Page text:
By publicly campaigning for Gülen’s immediate extradition—before a formal request had been submitted—Turkish officials reinforced the idea that the United States is somehow protecting Gülen or resisting the extradition process. That is not true. There will be critics of any eventual decision, just as there are critics of the delay in reaching a decision. Whatever the result, both governments should communicate the decision with consideration for the long-term relationship and should operate on the assumption that the other is acting in good faith.
The wife of a Calgary imam being held in prison near Istanbul, Turkey says she was pleased to hear that Prime Minister Trudeau recently spoke to Turkish officials about the matter. Rumeysa Hanci says her husband Davud had nothing to do with the attempt to overthrow the government. She says the family is still trying to get a lawyer for him.
As part of their Hunger Relief program, Embrace Relief administers qurban organizations all over the world to bring joy to the table of people in need, while helping Muslims take care of their religious obligations. In 2015, qurban donations have been distributed amongst countries such as Bangladesh, Haiti, Ivory Coast, Kenya, Madagascar, Mexico, Nigeria, Rwanda, South Africa, Tanzania, and the United States. This year, qurban donations will be distributed to those in need in the United States, Latin America, Africa, and Asia.
I don’t believe Ankara is ever really going to stray from its partnership with the U.S., because Turkey simply cannot afford it. The coup — failed though it was — has left the formerly expanding Turkish economy gasping. Credit-rating agencies have lowered the nation’s stock, and the purging of coup conspirators, both real and imagined, has left tens of thousands of crucial private- and public-sector positions empty. Economic growth, meanwhile, is expected to dip.
Even before the revolt, this network was already in Erdogan’s sights. Critics say Gulen gets payments from supporters doing contract work on the schools or from “donations” made by Turkish instructors brought to the U.S. on special visas to teach at them, charges he has rejected. Several charter chains thought to be related to the Gulen movement have been investigated by local authorities for misusing taxpayer dollars, but the inquiries haven’t resulted in charges of wrong doing.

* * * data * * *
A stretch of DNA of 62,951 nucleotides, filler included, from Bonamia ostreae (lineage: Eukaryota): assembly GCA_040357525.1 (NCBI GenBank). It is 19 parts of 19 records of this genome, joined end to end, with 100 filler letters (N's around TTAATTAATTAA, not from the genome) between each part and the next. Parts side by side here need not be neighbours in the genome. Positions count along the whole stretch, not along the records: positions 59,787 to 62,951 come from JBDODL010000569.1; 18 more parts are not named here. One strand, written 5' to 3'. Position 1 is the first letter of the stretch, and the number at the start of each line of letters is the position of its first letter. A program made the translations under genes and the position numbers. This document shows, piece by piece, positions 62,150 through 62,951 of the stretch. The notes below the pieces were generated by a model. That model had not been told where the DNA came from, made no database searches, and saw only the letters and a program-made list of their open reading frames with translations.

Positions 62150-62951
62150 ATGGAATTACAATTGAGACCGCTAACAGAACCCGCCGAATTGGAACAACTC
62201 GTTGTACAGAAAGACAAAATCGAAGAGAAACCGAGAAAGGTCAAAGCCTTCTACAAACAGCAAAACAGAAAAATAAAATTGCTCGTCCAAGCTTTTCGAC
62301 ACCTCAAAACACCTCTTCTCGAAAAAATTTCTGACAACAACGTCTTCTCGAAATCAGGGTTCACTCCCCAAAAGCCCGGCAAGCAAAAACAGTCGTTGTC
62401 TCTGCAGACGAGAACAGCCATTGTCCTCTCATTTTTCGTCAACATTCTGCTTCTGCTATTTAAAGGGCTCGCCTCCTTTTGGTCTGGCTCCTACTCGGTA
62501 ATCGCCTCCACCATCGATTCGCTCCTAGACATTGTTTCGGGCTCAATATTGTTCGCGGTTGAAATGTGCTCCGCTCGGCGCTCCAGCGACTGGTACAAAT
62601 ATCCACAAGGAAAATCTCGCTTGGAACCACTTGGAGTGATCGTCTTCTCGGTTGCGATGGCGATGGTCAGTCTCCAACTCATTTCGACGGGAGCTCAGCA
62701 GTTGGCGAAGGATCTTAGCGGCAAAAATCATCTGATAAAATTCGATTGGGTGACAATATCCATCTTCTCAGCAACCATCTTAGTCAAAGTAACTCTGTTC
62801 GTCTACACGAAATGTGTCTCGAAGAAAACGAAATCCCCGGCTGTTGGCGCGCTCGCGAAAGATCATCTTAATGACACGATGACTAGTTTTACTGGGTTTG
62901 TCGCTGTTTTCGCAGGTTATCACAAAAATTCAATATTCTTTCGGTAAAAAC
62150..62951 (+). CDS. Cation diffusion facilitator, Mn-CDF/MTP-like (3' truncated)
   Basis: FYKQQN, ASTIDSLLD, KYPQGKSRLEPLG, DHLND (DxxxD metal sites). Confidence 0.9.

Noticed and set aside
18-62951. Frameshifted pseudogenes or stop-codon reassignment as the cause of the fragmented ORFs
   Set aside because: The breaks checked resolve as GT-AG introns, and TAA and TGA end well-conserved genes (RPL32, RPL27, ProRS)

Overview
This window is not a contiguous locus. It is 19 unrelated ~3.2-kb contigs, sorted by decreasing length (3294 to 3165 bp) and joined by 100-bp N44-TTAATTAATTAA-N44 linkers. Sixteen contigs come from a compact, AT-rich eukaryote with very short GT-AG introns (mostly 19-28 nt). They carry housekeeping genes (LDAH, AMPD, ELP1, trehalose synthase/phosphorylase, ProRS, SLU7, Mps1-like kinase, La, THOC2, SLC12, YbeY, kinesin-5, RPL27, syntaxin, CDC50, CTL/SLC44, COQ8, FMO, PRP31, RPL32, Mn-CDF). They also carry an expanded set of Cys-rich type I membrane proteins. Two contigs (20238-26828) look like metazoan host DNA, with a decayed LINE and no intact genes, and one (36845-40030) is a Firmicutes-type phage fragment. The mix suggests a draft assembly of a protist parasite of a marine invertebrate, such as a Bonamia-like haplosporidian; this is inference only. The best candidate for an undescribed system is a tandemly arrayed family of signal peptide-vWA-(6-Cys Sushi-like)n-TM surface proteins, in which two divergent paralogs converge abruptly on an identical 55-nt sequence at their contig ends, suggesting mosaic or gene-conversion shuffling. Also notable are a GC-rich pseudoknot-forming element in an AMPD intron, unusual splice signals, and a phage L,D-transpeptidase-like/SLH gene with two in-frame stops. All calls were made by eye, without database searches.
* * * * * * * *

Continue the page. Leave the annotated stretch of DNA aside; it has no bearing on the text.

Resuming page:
In the wake of the coup attempt, President Recep Tayyip Erdogan of Turkey has conducted widespread purges of perceived adversaries. As a result, every university dean in Turkey was forced to resign. Some experts have raised questions about whether the university system will be able to function. The ripple effects to American academics are just starting to emerge.
Soon after the coup was defeated, my colleagues and I became the targets of sensationalist conspiracy theories promulgated by Turkey’s pro-government press. The accusations ranged from organizing the coup on behalf of the C.I.A. to setting up communication links for the plotters and, most implausibly, bringing a convicted murderer from California into Turkey to engage in evil deeds.
Alp Aslandogan, president of the New York-based Alliance for Shared Values (AFSV), said Gulen believes the Turkish authorities will not be able to produce concrete evidence to link him to the attempted coup in Turkey last month because that link [to the coup] is false… “So if something is not true, how can they prove it?’ Aslandogan told Middle East Eye in a telephone interview.
Wow…realpolitik will take precedence. It’s okay to send Gulen to his death. What do we care about the execution of a Muslim cleric who paid for full-page ads in the New York Times to condemn 9/11 attacks, the Charlie Hebdo attacks, and ISIS, forged ties between Jews, Christians and Muslims, who came to America because of our freedoms, and will honor our request, putting his fate in God’s hands, and our own. And why do we care that he goes to his death at the hands of a man who had good things to say about Hitler’s system of government.
Such movements, especially if they’re Muslim, attract suspicion in the West. In 2008, the Dutch government began investigating Hizmet. Its conclusions were that the movement isn’t involved in terrorism or a breeding ground for radicalism, nor does it oppose integration of Muslims into secular states. In 2015, MLK’s alma mater, Morehouse College, awarded its Gandhi King Ikeda Peace Award to Gülen for his lifelong commitment to peace among nations. But Erdogan insists that Gülen is a terrorist.
The US government cannot violate the country’s Constitution by detaining and extraditing Islamic cleric Fethullah Gulen without probable cause simply to appease Turkey, former US Assistant States Attorney Nick Akerman told Sputnik.